YouTube.com, or “Broadcast Yourself,” is a part of the growing Social Web — where families and friends can share their experiences to others worldwide. Thus, when Marissa Aroy, our independent filmmaker-member of the Filipina Women’s Network (FWN), e-mailed our e-group about what 1,500+ prison inmates at the Cebu Provincial Detention and Rehabilitation Center (or CPDRC) were up to, she remarked: “Even incarcerated, my people are awesome!”
Only in the Philippines!
I’m so amused at what a unique public relations strategy this turned out to be, even if it probably started out as an innocent question: “What can we do to reinforce positive behavior in our inmates?” To whoever thought of this rehabilitation activity, keep up the good work!
Marily Mondejar, our FWN president, couldn’t resist adding a comment to the e-mail: “Can you believe this? Doing something positive and fun in prison (in the Philippines)! And I thought prison is not supposed to be fun.”
I researched for more video clips that Byron Garcia had uploaded to YouTube.com. There was “Sister Act” as well. Enjoy the videos while the world’s noted psychologists and social scientists try to figure out if this video clip will instigate a “tipping point” in prison rehabilitation.
What do you think? Can we truly influence incarcerated persons to become better citizens?
My reply to my e-group shows a bit of a backgrounder about precisely why the “Thriller” news gave me lots of hope about the future of the Philippines as “The Land Of Plenty.” I’ve watched the TV commentaries these past few days — and I believe that the YouTube video clip Byron Garcia supplied the world caught them by surprise.
From: Lorna Dietz
Date: Jul 23, 2007 3:12 PM
Subject: Re: [FWNMembers] Fwd: thriller
To: [email protected]
Hi, Marily and FWN members:
Yes, I can believe the Cebu Provincial Jail inmates could do something like this. I am very pleased to see that Myrna de Vera’s former UP Cebu classmate, Byron Garcia, took a video clip of this interesting activity. This is the NEW jail quarters. The old jail had a hostage situation when Gwen Garcia, the jail’s warden (who is also the first woman governor of Cebu and my former classmate in STC Cebu) first became governor. The hostage situation was so dangerous that when it was controlled, she had the prisoners transferred to a jail that had yet to be finished. On the day that then-SFPD Officer Joe Robles and I visited her in January 2005, she was on the phone with Byron, who was trying to control a situation wherein the inmates were mocking the dead body of a fellow inmate (who had just died from either a heart attack or natural causes). The media surely pilloried Byron in the next few days… So, you see, this video shows me that things have calmed down tremendously. Within those months, Gov. Gwen implemented all the appropriate security measures with a lot of people’s support and assistance.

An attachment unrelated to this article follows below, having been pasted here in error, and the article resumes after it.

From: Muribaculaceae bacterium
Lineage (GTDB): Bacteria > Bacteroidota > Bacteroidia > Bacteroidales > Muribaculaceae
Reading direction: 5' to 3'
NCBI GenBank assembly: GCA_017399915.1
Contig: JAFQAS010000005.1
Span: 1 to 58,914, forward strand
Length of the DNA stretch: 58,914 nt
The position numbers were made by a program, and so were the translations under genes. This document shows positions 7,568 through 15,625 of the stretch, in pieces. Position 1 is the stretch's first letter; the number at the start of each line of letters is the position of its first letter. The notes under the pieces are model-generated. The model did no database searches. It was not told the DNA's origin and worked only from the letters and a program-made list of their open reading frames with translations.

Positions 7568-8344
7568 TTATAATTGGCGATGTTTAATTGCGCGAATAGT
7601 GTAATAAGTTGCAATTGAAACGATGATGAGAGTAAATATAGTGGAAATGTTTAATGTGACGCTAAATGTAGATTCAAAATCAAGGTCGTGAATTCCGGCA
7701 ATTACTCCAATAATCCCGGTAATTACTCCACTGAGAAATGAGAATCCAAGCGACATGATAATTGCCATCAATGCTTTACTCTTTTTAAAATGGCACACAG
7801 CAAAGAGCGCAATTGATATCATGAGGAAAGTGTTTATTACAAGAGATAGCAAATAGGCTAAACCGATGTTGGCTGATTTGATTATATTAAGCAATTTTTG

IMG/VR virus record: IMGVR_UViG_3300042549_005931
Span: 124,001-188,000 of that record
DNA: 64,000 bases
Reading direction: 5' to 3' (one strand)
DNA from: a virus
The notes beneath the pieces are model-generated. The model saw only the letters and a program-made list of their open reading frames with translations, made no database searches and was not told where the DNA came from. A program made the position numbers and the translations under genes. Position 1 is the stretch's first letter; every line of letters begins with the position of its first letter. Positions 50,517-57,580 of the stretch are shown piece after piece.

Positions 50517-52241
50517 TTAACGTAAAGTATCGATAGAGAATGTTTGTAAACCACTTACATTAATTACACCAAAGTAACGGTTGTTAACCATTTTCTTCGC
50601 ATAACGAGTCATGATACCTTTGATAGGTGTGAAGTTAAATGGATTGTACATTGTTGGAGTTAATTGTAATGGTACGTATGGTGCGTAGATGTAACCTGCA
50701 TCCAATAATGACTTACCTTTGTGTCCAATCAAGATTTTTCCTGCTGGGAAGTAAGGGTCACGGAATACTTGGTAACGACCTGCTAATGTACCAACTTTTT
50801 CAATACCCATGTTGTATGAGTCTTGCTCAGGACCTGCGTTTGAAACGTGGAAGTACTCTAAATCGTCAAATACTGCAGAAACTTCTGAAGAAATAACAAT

Gwen told me her stories about her first few months in office that I thought existed only in the movies. All the pathos of drama and resilience of a warrior princess were evident in those first six months in office. The respect and notoriety she earned are all true. She makes sure that people respect the office of the governor. I wish you could hear her stories straight from her mouth. Gwen is such a phenomenal woman. I have yet to write my story about my visit with her in 2005 when I observed and interacted with her from 8:00 am in the morning until 12:00 midnight… Someday, I know I can write it. Now, if I could only find my notes.